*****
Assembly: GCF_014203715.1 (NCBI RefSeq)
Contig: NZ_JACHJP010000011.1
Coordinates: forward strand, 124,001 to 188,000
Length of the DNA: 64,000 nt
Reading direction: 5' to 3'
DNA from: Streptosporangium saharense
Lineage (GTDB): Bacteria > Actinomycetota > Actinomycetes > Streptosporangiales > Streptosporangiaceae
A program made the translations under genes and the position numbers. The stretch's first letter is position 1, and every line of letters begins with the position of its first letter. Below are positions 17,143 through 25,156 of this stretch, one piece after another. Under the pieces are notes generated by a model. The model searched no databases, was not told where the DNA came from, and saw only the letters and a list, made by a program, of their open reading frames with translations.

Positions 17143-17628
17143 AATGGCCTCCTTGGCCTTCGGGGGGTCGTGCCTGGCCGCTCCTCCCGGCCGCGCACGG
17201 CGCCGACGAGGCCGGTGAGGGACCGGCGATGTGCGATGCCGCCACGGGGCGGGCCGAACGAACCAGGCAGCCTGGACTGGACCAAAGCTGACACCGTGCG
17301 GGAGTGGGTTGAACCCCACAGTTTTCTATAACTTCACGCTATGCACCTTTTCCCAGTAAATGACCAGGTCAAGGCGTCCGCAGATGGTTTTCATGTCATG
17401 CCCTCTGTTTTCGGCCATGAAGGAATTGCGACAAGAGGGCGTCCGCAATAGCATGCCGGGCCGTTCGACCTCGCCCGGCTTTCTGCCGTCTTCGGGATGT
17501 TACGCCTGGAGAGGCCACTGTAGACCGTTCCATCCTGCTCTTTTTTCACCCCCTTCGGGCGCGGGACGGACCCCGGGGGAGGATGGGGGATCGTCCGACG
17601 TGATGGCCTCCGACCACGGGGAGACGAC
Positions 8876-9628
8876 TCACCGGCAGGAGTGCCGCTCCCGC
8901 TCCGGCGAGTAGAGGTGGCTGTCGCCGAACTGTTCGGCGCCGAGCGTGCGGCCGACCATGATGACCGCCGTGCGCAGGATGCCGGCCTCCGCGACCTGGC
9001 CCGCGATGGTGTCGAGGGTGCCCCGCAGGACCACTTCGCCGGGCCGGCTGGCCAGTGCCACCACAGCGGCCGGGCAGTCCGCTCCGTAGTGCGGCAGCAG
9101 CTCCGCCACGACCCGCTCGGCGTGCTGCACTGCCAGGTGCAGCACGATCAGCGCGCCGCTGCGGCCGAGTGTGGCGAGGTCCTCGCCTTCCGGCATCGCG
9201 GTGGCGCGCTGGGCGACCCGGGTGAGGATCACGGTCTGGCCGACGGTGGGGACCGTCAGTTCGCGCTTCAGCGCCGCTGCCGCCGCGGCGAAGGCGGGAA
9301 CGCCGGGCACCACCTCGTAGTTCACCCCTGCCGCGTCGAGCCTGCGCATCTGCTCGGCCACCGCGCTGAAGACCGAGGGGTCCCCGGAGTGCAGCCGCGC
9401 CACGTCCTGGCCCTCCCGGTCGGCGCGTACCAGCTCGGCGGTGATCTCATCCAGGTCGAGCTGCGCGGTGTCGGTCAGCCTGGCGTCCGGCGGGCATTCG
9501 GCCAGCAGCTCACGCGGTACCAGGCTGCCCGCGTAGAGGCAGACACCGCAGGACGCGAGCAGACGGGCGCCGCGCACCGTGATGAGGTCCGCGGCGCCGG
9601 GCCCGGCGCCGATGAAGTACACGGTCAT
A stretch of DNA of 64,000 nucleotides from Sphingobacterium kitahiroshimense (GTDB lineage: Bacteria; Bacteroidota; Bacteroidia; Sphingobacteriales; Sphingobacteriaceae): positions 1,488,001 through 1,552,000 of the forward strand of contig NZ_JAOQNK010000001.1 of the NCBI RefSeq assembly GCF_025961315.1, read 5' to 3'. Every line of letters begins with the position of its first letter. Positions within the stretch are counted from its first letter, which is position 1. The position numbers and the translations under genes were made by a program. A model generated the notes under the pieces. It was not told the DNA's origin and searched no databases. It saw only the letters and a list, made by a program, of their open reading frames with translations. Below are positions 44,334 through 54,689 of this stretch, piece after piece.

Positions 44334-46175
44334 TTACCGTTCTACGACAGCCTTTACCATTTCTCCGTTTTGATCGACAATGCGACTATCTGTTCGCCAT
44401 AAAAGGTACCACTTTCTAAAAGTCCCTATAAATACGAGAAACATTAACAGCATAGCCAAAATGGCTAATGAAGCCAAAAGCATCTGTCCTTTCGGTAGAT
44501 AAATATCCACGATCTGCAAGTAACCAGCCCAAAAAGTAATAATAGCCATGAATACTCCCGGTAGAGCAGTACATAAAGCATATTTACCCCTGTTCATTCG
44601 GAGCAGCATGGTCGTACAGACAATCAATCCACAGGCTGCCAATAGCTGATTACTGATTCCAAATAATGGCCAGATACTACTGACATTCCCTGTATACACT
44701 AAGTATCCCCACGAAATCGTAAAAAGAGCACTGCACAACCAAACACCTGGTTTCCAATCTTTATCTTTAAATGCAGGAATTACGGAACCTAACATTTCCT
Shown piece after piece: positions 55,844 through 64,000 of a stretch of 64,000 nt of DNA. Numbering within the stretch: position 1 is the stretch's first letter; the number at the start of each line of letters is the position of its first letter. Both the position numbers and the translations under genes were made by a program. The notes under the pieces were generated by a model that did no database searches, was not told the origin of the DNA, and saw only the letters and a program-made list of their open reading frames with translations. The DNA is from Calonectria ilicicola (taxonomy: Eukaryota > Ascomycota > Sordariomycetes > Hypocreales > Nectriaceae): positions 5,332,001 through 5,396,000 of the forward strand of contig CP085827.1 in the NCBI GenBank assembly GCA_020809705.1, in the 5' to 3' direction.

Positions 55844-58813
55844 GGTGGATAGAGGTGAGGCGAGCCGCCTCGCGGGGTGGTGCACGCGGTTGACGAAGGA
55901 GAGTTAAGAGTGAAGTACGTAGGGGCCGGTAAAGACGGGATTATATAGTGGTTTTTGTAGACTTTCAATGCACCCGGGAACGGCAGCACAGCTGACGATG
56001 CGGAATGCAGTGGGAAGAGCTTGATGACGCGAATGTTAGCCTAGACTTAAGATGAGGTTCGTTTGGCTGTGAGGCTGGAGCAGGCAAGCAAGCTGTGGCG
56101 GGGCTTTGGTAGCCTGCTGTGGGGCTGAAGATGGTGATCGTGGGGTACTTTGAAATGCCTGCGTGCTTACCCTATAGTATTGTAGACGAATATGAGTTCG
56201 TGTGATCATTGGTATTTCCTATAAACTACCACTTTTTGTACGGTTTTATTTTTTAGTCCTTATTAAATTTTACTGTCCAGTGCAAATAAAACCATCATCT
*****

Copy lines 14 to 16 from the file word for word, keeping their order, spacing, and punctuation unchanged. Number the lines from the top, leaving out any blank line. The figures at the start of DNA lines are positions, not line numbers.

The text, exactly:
17501 TACGCCTGGAGAGGCCACTGTAGACCGTTCCATCCTGCTCTTTTTTCACCCCCTTCGGGCGCGGGACGGACCCCGGGGGAGGATGGGGGATCGTCCGACG
17601 TGATGGCCTCCGACCACGGGGAGACGAC
Positions 8876-9628